By Roberta Smith, June 29, 2020, NYT.
In 1997 I walked into the Berkeley Art Museum to be greeted by a staggering sight: an array of some 20 quilts unlike any I had ever seen. Their unbridled colors, irregular shapes and nearly reckless range of textiles telegraphed a tremendous energy and the implacable ambition, and confidence, of great art.
They were crafted objects that transcended quilting, with the power of painting. This made them canon-busting, and implicitly subversive. They gave off a tangible heat. I left in a state of shock — I knew I had been instantly converted but I didn’t yet know to what.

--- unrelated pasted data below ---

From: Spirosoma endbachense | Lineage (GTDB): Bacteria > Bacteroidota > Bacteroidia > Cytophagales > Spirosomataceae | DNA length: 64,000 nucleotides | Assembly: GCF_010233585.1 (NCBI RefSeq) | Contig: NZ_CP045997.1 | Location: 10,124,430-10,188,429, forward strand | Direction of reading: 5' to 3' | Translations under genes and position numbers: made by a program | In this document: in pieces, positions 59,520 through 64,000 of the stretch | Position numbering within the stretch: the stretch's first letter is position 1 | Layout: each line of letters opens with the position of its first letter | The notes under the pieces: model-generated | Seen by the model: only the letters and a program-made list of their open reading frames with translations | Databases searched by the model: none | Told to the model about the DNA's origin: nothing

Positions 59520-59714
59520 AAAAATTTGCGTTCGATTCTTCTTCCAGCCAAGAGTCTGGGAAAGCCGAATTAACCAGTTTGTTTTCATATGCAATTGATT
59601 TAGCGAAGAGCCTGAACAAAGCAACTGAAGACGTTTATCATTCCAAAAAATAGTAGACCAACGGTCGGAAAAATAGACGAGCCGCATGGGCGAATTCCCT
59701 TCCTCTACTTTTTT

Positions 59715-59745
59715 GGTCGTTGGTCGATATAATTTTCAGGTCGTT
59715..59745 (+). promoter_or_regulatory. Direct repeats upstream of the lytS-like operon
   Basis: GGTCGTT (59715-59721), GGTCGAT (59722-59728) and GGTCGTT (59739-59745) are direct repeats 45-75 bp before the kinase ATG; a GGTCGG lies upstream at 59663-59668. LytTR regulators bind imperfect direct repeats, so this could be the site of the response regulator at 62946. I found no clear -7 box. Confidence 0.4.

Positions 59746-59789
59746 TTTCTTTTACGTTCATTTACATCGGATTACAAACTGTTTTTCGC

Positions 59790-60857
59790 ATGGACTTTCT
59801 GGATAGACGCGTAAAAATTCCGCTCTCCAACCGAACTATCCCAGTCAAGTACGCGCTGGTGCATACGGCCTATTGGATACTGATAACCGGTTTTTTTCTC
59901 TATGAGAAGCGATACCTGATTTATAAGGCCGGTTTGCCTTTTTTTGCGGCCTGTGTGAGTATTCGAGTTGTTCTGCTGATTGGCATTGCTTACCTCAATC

Tompkins’s work, I came to realize, was one of the century’s major artistic accomplishments, giving quilt-making a radical new articulation and emotional urgency. I felt I had been given a new standard against which to measure contemporary art.